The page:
Chihuly Art Gallery

A lot of the places I go to make me think about work or organization differently. It is something of a curse and a bit annoying to be experiencing something fantastic and have your mind be “but what about the working practises involved”. By far the coolest place I have been on my travels is the Chihuly Art Museum. The artist Dale Chihuly was a complete unknown to me – but that is more a reflection on my ignorance than anything. He started blowing glass in the mid 60s and today this collection at the foot of the Space Needle was truly jaw dropping. Just look:

A stunning centrepiece – god knows how long this took!
Blown glass in the shapes of flowers…really beautiful!
A huge blue piece hanging from the ceiling.
This was an array of blown glass that went on for a good 20ft or more! Super impressive.

The intricacy and beauty of his creations is undeniable and I had not seen anything like it before. However, beyond the beauty of the work is what I alluded to earlier: the actual work involved in producing the final “piece” – the collective nature of the art. On reading about it further (i.e. googling him and checking recent news stories!) I saw that one of the issues around Chihuly is that many of his pieces are produced by assistants who blow the glass for him. Indeed there were people there doing just that. He is not bashful about this fact and admits with old age approaching and mental health issues it was reassuring that:“[t]he more I worked, the more I sold work, the more people I could hire”. The other artists, of course, do not get any formal recognition but do get the reward of being near the great man and no doubt can put this on their CV for future placements. Some of the artists involved have been less thankful with such small pickings and are suing Chihuly.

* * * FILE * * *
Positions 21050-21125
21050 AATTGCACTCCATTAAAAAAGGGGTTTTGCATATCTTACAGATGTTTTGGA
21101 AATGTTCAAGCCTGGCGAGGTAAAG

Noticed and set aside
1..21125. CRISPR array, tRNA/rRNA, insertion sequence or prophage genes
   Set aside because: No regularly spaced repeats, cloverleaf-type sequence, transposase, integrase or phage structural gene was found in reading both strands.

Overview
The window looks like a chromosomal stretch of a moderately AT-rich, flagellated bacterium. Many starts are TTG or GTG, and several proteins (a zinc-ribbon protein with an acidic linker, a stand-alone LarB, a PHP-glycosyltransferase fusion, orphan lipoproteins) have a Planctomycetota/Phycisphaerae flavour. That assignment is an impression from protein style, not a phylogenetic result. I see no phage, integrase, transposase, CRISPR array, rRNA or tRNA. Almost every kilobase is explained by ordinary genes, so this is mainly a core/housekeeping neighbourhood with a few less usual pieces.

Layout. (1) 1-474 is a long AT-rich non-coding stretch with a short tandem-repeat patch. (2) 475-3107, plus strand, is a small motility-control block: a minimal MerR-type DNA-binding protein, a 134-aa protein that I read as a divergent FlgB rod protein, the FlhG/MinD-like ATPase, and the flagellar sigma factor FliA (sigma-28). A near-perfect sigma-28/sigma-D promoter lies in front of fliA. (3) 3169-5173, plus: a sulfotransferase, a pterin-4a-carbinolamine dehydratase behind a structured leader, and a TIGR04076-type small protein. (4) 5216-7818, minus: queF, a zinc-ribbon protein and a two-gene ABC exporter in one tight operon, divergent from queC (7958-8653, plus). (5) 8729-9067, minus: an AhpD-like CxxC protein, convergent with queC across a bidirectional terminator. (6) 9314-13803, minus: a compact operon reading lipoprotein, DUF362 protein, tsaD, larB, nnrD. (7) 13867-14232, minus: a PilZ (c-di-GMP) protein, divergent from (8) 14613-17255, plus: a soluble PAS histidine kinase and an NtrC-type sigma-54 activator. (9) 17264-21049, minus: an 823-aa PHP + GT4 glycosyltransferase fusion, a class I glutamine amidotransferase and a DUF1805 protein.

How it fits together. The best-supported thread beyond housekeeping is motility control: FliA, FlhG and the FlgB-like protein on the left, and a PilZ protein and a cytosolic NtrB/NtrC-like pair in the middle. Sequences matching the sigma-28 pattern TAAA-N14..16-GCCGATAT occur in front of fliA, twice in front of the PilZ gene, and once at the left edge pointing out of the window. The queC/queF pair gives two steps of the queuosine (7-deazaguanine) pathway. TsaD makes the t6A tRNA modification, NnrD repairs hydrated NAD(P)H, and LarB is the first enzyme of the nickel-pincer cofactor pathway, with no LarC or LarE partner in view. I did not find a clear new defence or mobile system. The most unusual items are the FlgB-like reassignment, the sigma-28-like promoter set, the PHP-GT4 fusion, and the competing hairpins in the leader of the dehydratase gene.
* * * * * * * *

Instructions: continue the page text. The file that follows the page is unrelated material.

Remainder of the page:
Two junior female workers blowing glass on site.

So whilst I adored the art work, the colours and shapes of the glass at the museum, the relationship at work here reminded me of many of the hideously exploitative relationships we have in academia. It reminded me how fortunate (or tactical?) I have been to avoid these situations so far and have had the most incredibly supportive supervisors and mentors. I will write about friendship at work elsewhere on the blog but I do often tell early career or aspiring PhD students that choosing a supervisor or a mentor will probably be one of the most important decisions that they make. Rightly or wrongly the biggest characteristic I suggest they should look for in a mentor is kindness and generosity – yes, a supervisor needs to know their stuff but it is important to resist the allure of the “star” academic who will simply do a Chihuly. 

Me obscuring the beauty of the glass sculpture!

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